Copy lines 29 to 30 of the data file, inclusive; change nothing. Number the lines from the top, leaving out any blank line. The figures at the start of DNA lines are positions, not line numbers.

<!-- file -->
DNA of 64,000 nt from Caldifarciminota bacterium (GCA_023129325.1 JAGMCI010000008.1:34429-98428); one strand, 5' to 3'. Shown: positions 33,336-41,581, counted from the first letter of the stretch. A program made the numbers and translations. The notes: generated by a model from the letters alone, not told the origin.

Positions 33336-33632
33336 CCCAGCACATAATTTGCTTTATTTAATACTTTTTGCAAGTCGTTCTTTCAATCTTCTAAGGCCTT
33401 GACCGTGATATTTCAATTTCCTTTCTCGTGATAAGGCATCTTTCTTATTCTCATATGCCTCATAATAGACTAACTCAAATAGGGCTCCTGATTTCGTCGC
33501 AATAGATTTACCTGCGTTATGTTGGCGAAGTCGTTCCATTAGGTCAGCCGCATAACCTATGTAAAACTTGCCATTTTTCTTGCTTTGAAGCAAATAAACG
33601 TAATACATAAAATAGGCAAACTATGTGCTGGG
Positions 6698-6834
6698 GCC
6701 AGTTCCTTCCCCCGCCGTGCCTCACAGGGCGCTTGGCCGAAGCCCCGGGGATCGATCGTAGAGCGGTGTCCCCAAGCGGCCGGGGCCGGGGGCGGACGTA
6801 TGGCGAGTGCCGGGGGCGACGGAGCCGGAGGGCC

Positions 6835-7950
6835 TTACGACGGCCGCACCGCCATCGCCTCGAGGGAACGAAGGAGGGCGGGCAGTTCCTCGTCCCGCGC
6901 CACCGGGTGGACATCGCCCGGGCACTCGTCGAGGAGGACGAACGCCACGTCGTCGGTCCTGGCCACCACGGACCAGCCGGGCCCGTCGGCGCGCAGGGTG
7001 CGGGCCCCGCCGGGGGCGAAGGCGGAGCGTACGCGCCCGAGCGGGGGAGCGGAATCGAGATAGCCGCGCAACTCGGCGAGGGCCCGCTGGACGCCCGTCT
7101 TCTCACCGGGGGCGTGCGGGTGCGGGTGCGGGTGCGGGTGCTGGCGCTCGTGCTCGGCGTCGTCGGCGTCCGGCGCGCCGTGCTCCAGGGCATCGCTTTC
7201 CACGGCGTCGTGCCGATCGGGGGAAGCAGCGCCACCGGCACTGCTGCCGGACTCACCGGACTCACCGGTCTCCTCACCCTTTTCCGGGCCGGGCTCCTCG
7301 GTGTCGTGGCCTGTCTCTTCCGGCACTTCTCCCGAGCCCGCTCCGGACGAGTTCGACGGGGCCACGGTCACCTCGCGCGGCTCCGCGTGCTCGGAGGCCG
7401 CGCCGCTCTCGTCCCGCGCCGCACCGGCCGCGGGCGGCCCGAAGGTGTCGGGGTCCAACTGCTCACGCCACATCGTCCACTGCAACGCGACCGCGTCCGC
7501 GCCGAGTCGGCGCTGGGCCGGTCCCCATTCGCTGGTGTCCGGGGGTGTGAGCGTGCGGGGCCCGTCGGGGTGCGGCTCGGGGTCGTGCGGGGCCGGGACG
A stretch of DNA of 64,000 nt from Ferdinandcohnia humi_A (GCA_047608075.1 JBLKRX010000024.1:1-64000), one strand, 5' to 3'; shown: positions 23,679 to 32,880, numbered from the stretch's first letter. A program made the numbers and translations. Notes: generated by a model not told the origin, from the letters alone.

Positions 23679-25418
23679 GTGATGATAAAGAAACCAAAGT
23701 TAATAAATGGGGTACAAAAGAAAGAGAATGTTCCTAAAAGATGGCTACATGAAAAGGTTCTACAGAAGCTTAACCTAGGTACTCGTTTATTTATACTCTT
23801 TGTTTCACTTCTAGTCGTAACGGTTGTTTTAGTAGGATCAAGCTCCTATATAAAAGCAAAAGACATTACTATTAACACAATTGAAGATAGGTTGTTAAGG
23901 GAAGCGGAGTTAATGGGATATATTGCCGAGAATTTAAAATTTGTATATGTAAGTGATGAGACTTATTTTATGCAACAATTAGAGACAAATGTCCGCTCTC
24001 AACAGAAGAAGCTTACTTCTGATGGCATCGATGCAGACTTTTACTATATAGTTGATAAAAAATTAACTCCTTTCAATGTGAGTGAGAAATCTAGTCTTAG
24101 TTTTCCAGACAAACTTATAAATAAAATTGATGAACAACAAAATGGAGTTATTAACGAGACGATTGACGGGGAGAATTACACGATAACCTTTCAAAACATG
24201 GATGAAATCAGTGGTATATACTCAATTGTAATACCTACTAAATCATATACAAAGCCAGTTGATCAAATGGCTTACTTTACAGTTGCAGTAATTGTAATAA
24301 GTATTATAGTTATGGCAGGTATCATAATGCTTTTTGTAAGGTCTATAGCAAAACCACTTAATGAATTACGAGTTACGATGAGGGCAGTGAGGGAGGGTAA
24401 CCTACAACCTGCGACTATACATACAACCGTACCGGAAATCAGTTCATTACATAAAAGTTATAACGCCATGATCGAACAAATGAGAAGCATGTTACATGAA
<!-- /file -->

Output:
24301 GTATTATAGTTATGGCAGGTATCATAATGCTTTTTGTAAGGTCTATAGCAAAACCACTTAATGAATTACGAGTTACGATGAGGGCAGTGAGGGAGGGTAA
24401 CCTACAACCTGCGACTATACATACAACCGTACCGGAAATCAGTTCATTACATAAAAGTTATAACGCCATGATCGAACAAATGAGAAGCATGTTACATGAA